In all 87% fractures united in the present series in the period of observation, in open nailing 83.87 had united by 12 months. The earlier healing time with close nailing could be attributed to non disturbance of the fracture haematoma. Patiet al[1] reported similar union rate. The poor result in our series is due to deep infection and satisfactory or fair are due to associated injury.

The time for union is a very controversial topic. It is not possible to assess healing of fracture by usual orthopaedic criteria. Since after operation, stability is obtained immediately and patient becomes pain free in the ensuring 3-4 weeks. Time to healing could not be assessed accurately either clinically or radio logically since such large intramedullary nails were used[9]. Clawson et al have reported an average time for appearance of bridging callus at6 weeks with partial obliteration of fracture site as the time of union[2]. Rockaen et al have used the time elapsing between the accident and ability to walk without stick and return to work as the criteria for the progress of fracture healing[7]. In this study nature of bridging callus with partial obliteration of fracture site has been used as time for union. Assessment on return to work cannot be taken as a sign for progress of fracture healing since the majority of patients involved in the present series are usually heavy manual laborer who require solid union before they can go back to work in contrast to the western countries where patients usually have sedentary jobs and hence can be put to work earlier as compared to a manual laborer.

The open IL nailing with a predictable surgical time procedure is less expensive, easy and more convenient for less experienced newly qualified orthopaedic surgeon, only fewer instruments are required. Due to the direct observation of bone may lead to absolute anatomic reduction which can not be possible with close IL procedure particularly in comminuted and segmental fractures. In comparison to the closed method, rotational mal-alignment is rare after open reduction. In non unions opening of the medulary canals of the sclerotic bone is easier, and it required simultaneous bone grafting can be considered.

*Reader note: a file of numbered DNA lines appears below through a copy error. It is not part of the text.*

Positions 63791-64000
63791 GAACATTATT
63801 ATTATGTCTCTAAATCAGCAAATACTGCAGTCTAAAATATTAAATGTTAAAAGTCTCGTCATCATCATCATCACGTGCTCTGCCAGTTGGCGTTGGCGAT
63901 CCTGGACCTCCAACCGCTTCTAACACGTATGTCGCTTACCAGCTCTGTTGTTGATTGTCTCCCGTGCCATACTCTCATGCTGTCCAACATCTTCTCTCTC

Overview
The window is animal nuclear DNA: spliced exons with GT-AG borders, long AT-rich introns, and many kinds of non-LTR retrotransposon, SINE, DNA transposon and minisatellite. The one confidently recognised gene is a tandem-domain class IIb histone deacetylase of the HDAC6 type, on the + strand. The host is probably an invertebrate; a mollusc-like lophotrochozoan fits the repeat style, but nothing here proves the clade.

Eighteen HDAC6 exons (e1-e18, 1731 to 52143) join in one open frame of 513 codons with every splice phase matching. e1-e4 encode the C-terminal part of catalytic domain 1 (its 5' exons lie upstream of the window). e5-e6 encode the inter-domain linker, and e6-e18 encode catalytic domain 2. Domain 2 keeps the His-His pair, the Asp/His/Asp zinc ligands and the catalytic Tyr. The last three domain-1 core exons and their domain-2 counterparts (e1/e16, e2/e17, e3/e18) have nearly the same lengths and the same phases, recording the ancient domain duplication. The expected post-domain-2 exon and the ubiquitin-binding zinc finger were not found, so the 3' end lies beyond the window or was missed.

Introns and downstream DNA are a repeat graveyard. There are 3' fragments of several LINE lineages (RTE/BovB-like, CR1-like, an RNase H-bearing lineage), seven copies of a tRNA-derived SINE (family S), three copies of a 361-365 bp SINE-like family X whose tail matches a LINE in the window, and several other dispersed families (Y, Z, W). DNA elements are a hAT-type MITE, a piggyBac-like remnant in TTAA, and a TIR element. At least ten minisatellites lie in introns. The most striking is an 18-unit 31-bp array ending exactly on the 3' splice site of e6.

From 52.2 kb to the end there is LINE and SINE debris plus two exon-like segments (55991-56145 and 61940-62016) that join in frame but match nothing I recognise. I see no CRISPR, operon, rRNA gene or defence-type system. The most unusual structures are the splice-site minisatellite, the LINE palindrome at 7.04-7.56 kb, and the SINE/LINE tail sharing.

But surgical skin scar, increased blood loss, loss of fracture haematoma (which is more important in fracture healing) increased infection rate, and complication rate particularly in comminuted fracture and decreased rate of union has its own demerits in open IL nailing procedure.

Authors recommend modification in distal locking zig arm by means of providing intermediate arm support, in between the proximal and distal locking points to stabilize the free handing of zig arm, during the distal locking of open inter locking nail, as was the need in failed distal locking 12 cases.

   References Top

1.Pati BN, Bansal VP, Krishna LG, Ahmed A, Garg S. Interlocking nail of femur. A review of 90 classes. Ind J Orthop. 2001, 35: 1, 49-51.  Back to cited text no. 1    
2.Clawson DK, Smith RF, Hansen ST. Closed intramedullary nailing of the femur. J Bone Joint Surg (Am). 1971; 50:681-692.  Back to cited text no. 2    
3.Dencker H. Error in technique and complication specific to intramedul­lary nailing - a study based on 459 nailed femoral shaft fracture. Acta Orthop Scand. 1964; 35: 164-169.  Back to cited text no. 3    
4.Gustilo RB, Mendoza RM, Williams DN. Problems in the manage­ment of type III open fractures; a new classification of type III open fracture. J Trauma. 1984; 24: 742-746.  Back to cited text no. 4    
5.Kuntscher G. The intramedullary nailing of fractures. Clin Orthop. 1968; 60: 5-12.  Back to cited text no. 5    
6.Mehrotra V, Sinha GP, Gupta PK. A comparative study of methods in treating fractures of shaft of femur. Ind J Orthop. 1986; 23:124-128.  Back to cited text no. 6    
7.Rokamen P, Slatis P, Vankka E. Closed or open intramedullary nailing of femoral shaft fractures. A comparison with conservatively treated cases. J Bone Joint Surg (Br). 1969; 51: 313-323.  Back to cited text no. 7    
8.Sharma JC, Kalla R, Biyani A. Fracture of shaft of femur treated by closed nailing technique. Ind J Orthop. 1986; 20. 114-119.  Back to cited text no. 8    
9.Winquist RA, Hansen ST Jr, Clawson DK. Closed interamedullary nailing of femoral fractures. J Bone Joint Surg (Am).1984; 66: 529-539.  Back to cited text no. 9    

Correspondence Address:
R C Meena
Department of Orthopaedics, SMS Medical College & Hospital, Jaipur
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Source of Support: None, Conflict of Interest: None

DOI: 10.4103/0019-5413.34504

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  [Figure - 1], [Figure - 2], [Figure - 3], [Figure - 4]

  [Table - 1], [Table - 2]